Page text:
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5 Simple Sensory Bins

sensory bins - Boston Moms Blog

Sensory bins are a favorite activity at our house. A sensory bin is a container filled with things to touch and explore. Young children learn through touch, and sensory bins are a wonderful way to let them explore different objects and materials. When using a sensory bin, kids learn through play as they use different senses, figure out the world around them, problem solve, work on their fine motor skills, and play collaboratively with others.

As an elementary teacher turned stay-at-home mama, making sensory bins is right up my alley. I loved making activities for my students, and creating sensory bins for my toddlers has helped me get back in touch with my creative side. I know it can be daunting to set up activities like this if it’s not your thing, but trust me when I say they’re easy to make. The beauty of sensory bins is that they can be as simple or complex as you want, you can use things you find around the house, and you can tweak them to your child’s interests or concepts they are learning.

Here are five simple sensory bins that are easy to set up and will provide both opportunities to learn through play and hours of entertainment (always a plus for busy moms!). I recommend using a 28 quart storage bin, but I have also used smaller and larger bins. Really, any container will work. I usually use a beach blanket under the bins for easy cleanup.

Water play

Water play is the easiest, cheapest sensory bin of all. I fill our bin with water and different objects from around the house. I include bath toys, measuring cups, animals, sponges, and balls. I’ve made color-themed bins where I pick a color and gather cups, spoons, containers, and toys in that color from around the house and throw them in. You can do the same with shapes or textures. Then the kids get busy pouring water from one cup to another, taking the objects out and putting them back in, testing what floats or sinks. Water play is very easy to mix up. In the winter, I added snow and we watched it melt. For St. Patrick’s Day, I added green food coloring to a green-and-gold themed bin. I’ve even added food — blueberries bob around, and it takes a lot of focus and fine motor skills to fish them out and eat them!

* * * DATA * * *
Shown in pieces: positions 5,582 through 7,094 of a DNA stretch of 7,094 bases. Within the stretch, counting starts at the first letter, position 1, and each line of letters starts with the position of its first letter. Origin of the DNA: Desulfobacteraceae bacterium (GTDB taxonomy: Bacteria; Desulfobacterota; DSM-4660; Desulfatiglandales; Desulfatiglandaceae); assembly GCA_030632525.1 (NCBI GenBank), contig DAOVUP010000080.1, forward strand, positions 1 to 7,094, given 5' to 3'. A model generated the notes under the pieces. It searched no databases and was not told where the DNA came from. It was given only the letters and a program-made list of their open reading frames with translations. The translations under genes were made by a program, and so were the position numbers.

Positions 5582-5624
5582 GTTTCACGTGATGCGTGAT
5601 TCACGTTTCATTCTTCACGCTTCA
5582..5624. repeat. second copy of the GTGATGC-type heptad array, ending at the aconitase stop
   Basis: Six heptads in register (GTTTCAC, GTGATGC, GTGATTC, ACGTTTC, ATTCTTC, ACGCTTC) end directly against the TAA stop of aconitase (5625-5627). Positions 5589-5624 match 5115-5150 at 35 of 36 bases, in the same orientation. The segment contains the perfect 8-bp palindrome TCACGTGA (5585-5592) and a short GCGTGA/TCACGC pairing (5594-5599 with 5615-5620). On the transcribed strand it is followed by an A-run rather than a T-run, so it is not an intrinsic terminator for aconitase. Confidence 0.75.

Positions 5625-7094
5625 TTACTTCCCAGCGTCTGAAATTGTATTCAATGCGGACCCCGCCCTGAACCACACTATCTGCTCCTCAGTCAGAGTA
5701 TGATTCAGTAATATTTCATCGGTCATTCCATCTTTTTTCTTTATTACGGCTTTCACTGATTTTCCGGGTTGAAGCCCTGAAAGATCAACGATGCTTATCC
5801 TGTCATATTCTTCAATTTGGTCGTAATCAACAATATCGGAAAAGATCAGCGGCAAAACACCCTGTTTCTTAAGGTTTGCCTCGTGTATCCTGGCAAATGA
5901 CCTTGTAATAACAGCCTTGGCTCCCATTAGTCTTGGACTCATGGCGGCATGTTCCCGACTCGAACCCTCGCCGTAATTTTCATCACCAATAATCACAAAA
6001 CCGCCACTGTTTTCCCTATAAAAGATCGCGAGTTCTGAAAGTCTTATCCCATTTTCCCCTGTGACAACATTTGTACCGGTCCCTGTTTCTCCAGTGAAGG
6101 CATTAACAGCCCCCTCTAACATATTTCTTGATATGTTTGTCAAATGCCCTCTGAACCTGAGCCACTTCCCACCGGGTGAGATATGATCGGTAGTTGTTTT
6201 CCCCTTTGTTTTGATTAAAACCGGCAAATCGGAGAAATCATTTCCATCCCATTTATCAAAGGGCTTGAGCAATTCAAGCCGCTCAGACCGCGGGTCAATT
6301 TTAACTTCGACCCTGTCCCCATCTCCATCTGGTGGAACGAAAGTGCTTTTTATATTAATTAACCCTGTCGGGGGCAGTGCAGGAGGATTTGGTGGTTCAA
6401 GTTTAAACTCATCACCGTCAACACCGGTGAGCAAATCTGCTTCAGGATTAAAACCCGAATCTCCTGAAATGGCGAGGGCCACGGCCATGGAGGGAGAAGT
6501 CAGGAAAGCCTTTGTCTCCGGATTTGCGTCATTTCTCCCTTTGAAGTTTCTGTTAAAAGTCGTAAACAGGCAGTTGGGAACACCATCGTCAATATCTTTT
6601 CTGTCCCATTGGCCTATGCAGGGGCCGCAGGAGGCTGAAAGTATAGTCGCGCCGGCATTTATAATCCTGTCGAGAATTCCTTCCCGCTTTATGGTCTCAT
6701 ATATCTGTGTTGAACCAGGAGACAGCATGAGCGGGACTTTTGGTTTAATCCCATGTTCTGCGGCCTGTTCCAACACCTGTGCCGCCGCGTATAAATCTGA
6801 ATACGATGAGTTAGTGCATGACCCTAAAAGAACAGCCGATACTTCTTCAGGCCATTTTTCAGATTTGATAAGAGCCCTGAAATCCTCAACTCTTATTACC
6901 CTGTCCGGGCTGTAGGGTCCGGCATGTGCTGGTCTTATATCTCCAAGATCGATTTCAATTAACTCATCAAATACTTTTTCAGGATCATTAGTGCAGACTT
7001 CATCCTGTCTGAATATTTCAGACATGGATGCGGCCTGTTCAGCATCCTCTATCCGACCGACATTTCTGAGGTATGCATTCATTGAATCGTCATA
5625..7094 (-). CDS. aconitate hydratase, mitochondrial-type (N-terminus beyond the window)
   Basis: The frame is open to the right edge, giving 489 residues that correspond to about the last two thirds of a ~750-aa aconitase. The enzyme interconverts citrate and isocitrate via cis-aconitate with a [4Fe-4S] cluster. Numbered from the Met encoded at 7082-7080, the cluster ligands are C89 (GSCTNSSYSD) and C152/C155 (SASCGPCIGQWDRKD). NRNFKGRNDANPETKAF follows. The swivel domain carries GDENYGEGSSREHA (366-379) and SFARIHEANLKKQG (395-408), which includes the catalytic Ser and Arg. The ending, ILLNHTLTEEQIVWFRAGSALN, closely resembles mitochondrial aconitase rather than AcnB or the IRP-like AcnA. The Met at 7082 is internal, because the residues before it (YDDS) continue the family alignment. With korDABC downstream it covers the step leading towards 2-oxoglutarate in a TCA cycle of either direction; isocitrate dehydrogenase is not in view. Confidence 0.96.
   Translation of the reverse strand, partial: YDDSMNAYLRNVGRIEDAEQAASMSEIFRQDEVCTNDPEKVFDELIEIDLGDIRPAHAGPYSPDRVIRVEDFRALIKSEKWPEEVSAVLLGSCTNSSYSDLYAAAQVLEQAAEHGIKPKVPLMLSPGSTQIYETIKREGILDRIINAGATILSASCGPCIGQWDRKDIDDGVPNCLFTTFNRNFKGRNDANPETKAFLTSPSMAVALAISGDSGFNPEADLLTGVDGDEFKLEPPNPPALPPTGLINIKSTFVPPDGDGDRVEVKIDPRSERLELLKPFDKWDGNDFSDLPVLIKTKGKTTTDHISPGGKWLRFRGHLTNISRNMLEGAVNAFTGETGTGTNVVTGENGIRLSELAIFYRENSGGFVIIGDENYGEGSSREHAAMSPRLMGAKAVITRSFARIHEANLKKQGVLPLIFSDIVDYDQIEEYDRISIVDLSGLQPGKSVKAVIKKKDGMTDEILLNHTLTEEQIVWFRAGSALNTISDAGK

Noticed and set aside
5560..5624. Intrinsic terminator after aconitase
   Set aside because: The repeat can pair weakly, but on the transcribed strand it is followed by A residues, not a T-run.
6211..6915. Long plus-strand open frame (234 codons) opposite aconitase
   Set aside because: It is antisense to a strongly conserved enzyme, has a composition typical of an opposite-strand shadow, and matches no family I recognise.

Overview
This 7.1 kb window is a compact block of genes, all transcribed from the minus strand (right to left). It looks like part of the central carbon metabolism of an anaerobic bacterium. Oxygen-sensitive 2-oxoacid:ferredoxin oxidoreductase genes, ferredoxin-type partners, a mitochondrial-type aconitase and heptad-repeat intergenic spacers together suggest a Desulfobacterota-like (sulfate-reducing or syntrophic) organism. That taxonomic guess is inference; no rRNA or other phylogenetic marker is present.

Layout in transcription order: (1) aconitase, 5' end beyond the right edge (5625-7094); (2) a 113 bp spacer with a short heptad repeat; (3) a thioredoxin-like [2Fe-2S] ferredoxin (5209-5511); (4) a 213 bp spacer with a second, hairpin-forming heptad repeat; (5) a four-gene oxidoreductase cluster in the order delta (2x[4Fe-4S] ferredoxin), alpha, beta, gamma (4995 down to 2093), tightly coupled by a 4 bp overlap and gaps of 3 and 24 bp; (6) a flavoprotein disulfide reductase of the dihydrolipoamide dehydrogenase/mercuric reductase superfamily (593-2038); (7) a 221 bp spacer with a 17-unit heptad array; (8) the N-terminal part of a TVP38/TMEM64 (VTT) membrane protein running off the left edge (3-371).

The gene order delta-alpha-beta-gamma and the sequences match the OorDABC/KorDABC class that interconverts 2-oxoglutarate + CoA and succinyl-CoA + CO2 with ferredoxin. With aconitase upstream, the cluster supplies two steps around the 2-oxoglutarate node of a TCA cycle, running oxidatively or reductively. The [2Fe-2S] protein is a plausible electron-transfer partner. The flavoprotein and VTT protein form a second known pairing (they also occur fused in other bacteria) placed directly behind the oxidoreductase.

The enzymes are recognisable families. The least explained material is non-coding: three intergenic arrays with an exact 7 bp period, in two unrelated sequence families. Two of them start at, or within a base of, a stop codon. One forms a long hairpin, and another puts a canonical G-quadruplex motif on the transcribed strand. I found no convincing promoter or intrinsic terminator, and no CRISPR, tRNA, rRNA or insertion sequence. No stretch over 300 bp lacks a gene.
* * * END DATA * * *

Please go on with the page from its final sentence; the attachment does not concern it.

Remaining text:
Oatmeal

Oatmeal is a great option if you have a little one who might want to taste everything in sight. I fill our bin with oatmeal and add scoops and cups, farm animals, or dinosaurs. I expect this will be a great base for playing as they get more interested in imaginative pretend play with their animals.

sensory bins - Boston Moms Blog

Rice

Rice is my favorite filler for sensory bins. It feels neat in your hands, it’s relatively inexpensive to buy in bulk, and it’s easy to dye if you want to make it colorful. We have a bin of rainbow rice that we use all the time. Rice is fun to scoop and pour, it makes interesting noises, and it’s great for burying items for kids to find. Try hiding puzzle pieces, letters, or shapes for your kids to dig up!

Sand

Sand is an outdoor sensory bin for our family. My kids love the beach, and this is like a little beach in a box. Add shovels, scoops, and spoons for digging. Make patterns and prints with shells, molds, animals, and cookie cutters. Regular old sand, colored sand, or kinetic sand are all fun options.


Themed sensory bins

I love making themed sensory bins for my toddlers to explore. It’s like an arts and crafts project for me. The dollar store and good old Target’s Dollar Spot make it easy for me to find things to make holiday and seasonal sensory bins. First I choose a base, like crinkly paper, faux grass, foil tissue paper, or even our rainbow rice. Then I add anything that goes with the theme I have in mind. For a spring garden bin, I used silk flowers, insects, pompoms, and any butterfly toys we had. For Valentine’s day, it was all our heart shaped toys, anything pink or red, and a bin filled with snow. 

Sensory bins offer endless possibilities for play and exploration. I love watching my kids play, explore, and make sense of the world through sensory bins. I’d love to hear your favorite messy play or sensory play activities!

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